Delivering the third Bob Friend Memorial Lecture at the University of Kent on Friday night, Snow said events in the Middle East demonstrate the benefits of social media websites but also that newspapers are becoming dated very quickly. Leaders in Tunisia and Egypt have been forced from power after mass protests driven by services like Twitter and Facebook.
Snow said: "I don't think people will look to newspapers for news. I don't think people are patient enough to read news in that way."
Before his lecture, titled ‘From film to Twitter – the media revolution: is the golden age of journalism come or gone?’, Snow presented this year’s winner of the Bob Friend Memorial Scholarship, Tania Steere, with her award.
Tania will spend a month working at Sky News in the summer and will have her first year tuition fees paid by the broadcaster.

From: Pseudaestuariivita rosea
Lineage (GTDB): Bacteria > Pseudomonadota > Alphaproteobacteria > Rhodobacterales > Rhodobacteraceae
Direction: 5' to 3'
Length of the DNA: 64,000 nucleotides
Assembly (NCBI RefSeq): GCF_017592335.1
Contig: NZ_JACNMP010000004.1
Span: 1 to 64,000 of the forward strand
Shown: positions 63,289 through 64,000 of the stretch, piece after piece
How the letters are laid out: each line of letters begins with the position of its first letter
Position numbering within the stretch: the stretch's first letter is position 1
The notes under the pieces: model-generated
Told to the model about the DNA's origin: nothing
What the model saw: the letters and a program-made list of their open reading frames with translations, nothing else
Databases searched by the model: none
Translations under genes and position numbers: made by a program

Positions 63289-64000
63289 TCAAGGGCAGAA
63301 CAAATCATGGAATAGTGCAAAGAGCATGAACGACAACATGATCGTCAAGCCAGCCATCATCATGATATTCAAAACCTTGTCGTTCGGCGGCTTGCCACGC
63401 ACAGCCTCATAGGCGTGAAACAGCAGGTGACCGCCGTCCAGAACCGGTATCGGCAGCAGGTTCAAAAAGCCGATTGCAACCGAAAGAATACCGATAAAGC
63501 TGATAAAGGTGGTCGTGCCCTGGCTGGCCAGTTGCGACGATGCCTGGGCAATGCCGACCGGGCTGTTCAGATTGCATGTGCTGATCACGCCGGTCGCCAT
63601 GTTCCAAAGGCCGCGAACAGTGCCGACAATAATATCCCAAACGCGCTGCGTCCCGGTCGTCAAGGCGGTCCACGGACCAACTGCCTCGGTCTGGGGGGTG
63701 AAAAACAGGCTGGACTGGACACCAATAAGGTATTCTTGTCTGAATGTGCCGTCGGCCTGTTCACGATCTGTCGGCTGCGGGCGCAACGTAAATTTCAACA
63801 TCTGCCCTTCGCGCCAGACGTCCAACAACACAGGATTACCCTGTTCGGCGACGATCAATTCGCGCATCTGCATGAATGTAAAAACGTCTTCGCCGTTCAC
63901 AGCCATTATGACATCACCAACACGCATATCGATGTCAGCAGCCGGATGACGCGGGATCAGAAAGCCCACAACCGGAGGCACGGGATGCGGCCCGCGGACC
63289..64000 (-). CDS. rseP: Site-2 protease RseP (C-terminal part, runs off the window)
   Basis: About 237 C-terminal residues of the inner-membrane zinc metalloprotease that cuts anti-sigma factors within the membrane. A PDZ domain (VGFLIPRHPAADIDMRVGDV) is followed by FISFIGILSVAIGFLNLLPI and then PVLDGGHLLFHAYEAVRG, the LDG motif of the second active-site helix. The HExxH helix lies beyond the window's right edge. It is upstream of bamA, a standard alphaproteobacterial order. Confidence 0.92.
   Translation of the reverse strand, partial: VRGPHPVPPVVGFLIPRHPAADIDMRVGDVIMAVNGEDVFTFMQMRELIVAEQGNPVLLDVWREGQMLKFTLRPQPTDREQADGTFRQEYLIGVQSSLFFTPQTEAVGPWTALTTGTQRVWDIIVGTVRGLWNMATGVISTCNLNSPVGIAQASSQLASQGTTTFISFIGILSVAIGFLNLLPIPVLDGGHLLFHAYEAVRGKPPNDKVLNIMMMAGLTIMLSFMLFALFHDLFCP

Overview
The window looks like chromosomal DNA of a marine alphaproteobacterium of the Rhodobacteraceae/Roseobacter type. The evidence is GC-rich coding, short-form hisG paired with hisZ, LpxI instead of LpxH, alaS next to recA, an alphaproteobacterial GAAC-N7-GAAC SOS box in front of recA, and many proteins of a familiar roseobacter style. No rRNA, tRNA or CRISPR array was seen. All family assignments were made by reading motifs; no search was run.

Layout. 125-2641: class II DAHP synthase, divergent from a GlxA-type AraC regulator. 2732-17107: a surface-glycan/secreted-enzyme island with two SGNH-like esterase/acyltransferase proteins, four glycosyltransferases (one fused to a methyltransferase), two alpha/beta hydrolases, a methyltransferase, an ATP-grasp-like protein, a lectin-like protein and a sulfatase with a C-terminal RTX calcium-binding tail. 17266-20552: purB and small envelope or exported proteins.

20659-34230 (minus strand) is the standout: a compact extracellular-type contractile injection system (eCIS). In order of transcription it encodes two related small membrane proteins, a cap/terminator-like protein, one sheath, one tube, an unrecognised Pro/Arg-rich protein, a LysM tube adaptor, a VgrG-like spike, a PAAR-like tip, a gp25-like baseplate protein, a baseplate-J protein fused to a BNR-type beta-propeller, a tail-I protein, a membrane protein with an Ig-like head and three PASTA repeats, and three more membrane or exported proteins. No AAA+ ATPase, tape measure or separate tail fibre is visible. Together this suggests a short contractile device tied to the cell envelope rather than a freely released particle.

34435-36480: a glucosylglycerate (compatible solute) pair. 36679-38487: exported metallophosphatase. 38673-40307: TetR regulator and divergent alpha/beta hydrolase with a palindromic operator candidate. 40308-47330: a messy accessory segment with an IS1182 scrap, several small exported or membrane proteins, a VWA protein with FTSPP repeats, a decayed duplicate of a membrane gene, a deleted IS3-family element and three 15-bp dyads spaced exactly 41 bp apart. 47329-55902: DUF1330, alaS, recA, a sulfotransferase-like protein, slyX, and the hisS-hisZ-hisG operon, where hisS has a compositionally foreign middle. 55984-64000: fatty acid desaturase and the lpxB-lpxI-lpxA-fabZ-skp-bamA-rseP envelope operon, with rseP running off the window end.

In his lecture Snow argued journalism is entering a new ‘golden age’ but there were risks associated with it.
“There’s never been a better time to become a journalist,” he said.
“When I started in television we were using film, there was no video. The only video was two inches wide and needed two people to load it onto the machine. You then had three hours while it went through the chemical process. You had breathing space to do a job.
“Now it’s instant - news channels could now be dubbed ‘never old for long’. All this information needs mediating.
“We need people we can trust to interpret what’s actually going on. We now live in an absolute maze of different pieces of information. People are putting up misinformation. Who those people are it is difficult to know.”
The scholarship is a partnership between the University, Sky News and the Friend family. It is a memorial to the life of Bob Friend, one of the original presenters of Sky News, who started his career in Kent.